Seattle Congressman Jim McDermott gave a weaselly nonanswer about where he stood on marijuana legalization in this week's paper, saying ending pot arrests wasn't a "pressing issue" or something. Weaselly.

So I began pressing his office. After all, his whippersnapper opponent, Andrew Hughes, had drawn his primary policy distinction between himself and McDermott on this issue—Hughes supports legalizing marijuana and McDermott didn't. Furthermore, voters in Washington State all have to make up their minds this fall where they stand on Initiative 502, which would legalize and regulate pot, so surely a Congressman who makes laws for a living can buck up, too. It took a couple days of prodding his office, sending my questions, and waiting—at long last—for these answers:

Me: Does Congressman McDermott believe that marijuana should be legalized and regulated like alcohol for adults 21 and over?

McDermott: As a physician I believe in helping patients with their suffering and accordingly I’ve always supported legalizing use of medical marijuana. If a state decides to go further and legalize marijuana for general use, I think that is fine as long as it is properly taxed and safely regulated. As with smoking tobacco, I am concerned about potential adverse health effects of smoking marijuana but I don’t believe that it should be a criminal offense.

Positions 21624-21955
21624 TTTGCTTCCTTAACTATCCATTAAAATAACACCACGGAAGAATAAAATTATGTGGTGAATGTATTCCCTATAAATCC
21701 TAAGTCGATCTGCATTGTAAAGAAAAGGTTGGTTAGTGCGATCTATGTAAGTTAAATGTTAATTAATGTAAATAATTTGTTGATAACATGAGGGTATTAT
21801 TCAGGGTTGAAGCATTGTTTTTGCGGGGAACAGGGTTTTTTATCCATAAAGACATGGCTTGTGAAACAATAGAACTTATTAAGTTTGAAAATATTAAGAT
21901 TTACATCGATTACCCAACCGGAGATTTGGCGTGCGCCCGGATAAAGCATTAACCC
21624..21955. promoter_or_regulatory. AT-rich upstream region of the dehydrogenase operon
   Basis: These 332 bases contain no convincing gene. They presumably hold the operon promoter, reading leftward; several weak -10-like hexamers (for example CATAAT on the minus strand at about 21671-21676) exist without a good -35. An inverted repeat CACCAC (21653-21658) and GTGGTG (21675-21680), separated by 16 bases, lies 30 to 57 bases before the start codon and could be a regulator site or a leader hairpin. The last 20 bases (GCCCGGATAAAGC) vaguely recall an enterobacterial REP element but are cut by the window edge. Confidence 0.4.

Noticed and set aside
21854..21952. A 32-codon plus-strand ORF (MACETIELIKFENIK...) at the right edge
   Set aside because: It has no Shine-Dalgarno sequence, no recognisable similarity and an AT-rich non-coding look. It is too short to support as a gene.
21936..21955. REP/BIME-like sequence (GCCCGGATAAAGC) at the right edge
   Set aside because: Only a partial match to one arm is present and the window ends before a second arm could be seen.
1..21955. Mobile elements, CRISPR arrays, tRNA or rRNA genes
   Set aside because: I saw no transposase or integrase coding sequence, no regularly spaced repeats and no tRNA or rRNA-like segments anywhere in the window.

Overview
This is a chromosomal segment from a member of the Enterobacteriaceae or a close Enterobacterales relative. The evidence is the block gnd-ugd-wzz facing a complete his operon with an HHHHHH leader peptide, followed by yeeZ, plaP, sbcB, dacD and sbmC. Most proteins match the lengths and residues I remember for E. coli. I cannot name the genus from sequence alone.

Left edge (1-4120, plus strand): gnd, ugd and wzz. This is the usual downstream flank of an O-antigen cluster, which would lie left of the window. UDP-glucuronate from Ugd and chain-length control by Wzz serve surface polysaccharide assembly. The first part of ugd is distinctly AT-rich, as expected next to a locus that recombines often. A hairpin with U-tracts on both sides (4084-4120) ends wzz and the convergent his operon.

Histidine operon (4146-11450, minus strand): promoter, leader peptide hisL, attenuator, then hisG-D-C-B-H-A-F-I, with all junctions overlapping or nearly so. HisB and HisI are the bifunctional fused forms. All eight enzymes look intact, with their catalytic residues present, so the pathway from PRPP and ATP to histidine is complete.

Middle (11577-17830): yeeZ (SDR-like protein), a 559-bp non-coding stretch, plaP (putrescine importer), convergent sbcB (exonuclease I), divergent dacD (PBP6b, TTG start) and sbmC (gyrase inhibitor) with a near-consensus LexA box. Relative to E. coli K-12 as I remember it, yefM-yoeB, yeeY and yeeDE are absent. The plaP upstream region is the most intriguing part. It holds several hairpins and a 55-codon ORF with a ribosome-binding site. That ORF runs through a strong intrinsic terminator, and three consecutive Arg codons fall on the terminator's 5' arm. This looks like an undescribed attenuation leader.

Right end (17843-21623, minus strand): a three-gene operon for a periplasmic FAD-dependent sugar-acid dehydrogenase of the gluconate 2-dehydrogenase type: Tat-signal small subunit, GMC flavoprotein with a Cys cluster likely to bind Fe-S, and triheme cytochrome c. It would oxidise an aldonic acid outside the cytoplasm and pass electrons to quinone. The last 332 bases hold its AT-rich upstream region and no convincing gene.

Me: What does he think should happen to adult marijuana users in Washington State?

McDermott: All states including Washington should have leeway on this issue as long as it’s taxed and regulated in the interest of public health and safety. I don’t think the federal government should be spending taxpayer dollars on going after adult marijuana users, especially if a state legalizes pot for general use.

Me: And if he does support regulating marijuana like alcohol, why hasn't he endorsed I-502?

McDermott: I have been studying the proposal and am planning on endorsing it.

Congratulations, Congressman. That wasn't so bad, was it?

And congratulations, Andrew Hughes! This serves to show why 12-term Congressmen like McDermott need challengers like you. By using this as the dividing line between yourself and a politician who had grown comfortable with an anachronistic platform on drug policy, McDermott evolved because you pushed him to evolve. And, true, you probably won't win. But you can keep pushing McDermott. So keep it up, whippersnapper!